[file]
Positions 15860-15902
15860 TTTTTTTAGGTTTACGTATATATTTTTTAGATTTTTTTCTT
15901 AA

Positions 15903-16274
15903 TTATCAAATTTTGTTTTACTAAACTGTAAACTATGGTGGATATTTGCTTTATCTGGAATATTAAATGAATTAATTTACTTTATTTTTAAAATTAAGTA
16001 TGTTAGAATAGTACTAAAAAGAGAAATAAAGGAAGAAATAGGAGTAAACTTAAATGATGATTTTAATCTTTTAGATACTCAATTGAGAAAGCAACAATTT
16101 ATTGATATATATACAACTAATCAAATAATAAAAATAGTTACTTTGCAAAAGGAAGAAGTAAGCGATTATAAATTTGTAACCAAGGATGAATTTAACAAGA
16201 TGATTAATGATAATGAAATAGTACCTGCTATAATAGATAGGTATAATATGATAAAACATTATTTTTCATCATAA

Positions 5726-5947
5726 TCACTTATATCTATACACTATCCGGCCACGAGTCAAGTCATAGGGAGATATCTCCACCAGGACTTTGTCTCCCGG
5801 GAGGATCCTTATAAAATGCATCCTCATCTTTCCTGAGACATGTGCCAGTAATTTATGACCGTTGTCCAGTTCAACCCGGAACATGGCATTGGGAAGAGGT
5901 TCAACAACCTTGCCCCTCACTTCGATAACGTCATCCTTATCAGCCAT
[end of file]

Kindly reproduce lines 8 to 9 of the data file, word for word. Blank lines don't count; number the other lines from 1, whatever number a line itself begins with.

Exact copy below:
16201 TGATTAATGATAATGAAATAGTACCTGCTATAATAGATAGGTATAATATGATAAAACATTATTTTTCATCATAA

Positions 5726-5947